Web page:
School uniform policy forces student to transfer schools

Posted: Updated:

PHOENIX - A Valley mom says her son's strict school uniform policy priced them right off campus.

Some are calling out these out of control dress codes.

3 On Your Side looked into the issue and found two uniforms that may look alike, but one of them is triple the price of the other.

"There's nothing really different other than the logo which costs virtually nothing to get put on a shirt," Gwen Aiken said.

Gwen's son, Malik, was supposed to wear the more expensive one to Challenge Charter School this year, but about a week into the semester, she received a call saying her first-grader's outfit violated school uniform policy.

"I said what's wrong with what he's wearing?" she said. "It was the same thing he was wearing last year I even bought plenty ahead of time so we could get the summer sales in you know."

Turns out, this fall Challenge began implementing a new uniform policy.

The policy requires students to wear the exact same items, which can only be bought at a store called Dennis in Phoenix.

According to Dennis's website, a polo shirt with a logo and a pair of pants costs about $40.

Gwen, who is a single working mother, said she can find an almost identical outfit for $30 less.

"I was just completely enraged, I was like, I can't afford that, did you see the cost of the uniforms. I said it's expensive," Gwen said.

Gwen said that she would have set money aside had she known ahead of time about the policy change, but the school says, she was notified well in advance.

"We probably sent 20, 30 informational packets detailing the change talking about upcoming sales and incentives," Principal Wendy Miller said.

Principal Miller said a stricter uniform policy is actually what the majority of parents wanted, because they were fed up with guessing which clothes were in compliance. Now, Miller said, there's no question.?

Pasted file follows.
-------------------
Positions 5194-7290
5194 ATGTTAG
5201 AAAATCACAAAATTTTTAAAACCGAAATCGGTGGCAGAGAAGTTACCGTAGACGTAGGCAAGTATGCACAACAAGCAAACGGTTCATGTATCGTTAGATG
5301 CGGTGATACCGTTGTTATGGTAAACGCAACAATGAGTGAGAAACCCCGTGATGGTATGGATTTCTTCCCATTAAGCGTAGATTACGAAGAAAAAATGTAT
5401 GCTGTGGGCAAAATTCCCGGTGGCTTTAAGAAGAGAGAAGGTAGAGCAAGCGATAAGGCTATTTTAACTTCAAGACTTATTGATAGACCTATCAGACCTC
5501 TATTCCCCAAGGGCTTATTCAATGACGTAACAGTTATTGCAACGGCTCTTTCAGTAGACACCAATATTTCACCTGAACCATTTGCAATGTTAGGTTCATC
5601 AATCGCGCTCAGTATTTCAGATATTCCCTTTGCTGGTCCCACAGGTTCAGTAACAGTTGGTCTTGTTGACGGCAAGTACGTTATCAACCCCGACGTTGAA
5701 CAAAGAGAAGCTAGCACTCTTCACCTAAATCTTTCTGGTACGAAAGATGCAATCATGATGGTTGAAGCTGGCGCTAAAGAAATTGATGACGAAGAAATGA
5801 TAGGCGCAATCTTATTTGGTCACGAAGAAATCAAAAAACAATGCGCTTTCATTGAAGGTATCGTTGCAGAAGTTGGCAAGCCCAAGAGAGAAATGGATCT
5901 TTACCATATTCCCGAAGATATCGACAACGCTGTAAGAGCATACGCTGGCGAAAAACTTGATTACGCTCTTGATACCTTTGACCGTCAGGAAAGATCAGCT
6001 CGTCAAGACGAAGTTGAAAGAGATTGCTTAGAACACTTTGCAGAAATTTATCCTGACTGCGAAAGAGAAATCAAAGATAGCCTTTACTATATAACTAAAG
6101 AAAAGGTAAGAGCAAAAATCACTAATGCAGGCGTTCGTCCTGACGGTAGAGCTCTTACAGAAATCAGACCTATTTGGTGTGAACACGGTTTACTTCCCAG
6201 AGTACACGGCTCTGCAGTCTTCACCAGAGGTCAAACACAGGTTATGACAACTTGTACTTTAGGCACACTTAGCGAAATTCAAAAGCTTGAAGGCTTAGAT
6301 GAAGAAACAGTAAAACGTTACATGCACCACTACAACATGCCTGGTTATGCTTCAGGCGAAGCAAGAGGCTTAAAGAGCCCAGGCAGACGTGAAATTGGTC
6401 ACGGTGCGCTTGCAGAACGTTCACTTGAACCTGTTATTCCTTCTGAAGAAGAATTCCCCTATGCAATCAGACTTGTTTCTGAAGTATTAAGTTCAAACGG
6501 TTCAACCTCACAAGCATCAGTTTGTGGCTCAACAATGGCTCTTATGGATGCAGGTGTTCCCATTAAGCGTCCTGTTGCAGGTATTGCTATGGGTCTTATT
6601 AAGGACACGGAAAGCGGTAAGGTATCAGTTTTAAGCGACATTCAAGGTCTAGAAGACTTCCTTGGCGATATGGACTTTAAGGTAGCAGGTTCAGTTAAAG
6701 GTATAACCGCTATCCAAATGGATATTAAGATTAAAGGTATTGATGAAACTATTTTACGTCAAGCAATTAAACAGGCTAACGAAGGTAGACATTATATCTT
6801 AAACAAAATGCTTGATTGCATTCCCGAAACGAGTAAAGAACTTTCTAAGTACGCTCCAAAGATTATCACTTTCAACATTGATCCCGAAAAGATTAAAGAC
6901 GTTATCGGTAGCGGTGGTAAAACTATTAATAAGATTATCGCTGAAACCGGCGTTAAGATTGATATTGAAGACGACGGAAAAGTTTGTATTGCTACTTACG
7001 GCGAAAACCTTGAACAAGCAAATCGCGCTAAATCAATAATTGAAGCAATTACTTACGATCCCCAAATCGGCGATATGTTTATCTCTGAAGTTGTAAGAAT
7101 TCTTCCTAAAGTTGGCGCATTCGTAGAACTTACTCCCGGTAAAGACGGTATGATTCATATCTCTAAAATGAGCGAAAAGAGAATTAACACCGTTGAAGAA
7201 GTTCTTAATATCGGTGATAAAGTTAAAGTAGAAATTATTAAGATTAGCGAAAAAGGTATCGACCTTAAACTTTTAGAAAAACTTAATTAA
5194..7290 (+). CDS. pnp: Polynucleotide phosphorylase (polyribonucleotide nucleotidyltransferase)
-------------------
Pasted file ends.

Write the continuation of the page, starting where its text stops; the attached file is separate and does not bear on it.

And while teachers used to spend a lot of time enforcing that uniform policy, Miller said they are freed up for more time teaching.

Challenge Charter says it selected Dennis because its clothes are made in the USA.

The store also returns 3% of sales to the school.

"We've already given that back to our kids in credit vouchers that they can go and spend on school uniforms," Miller said.

"Everybody loves the school and yeah, we like to help when we can, but we should be forced to choose between our family's well-being and educational value, nobody should be backed up against the wall.," Gwen said.

Gwen did accept the $50 voucher Challenge Charter offered parents, but she never used it, she didn't need to.

Gwen said she had no choice but to enroll Malik in another school where uniforms were more affordable.

"Give a parent more options as far as price and vendors are concerned. Don't just select for them and tell them what they can and can't afford," Gwen said.

"We are a school of choice, and parents have chosen us partly because we are a uniform school and partly because of what we can offer for their kids and we're not letting them down." Principal Miller said.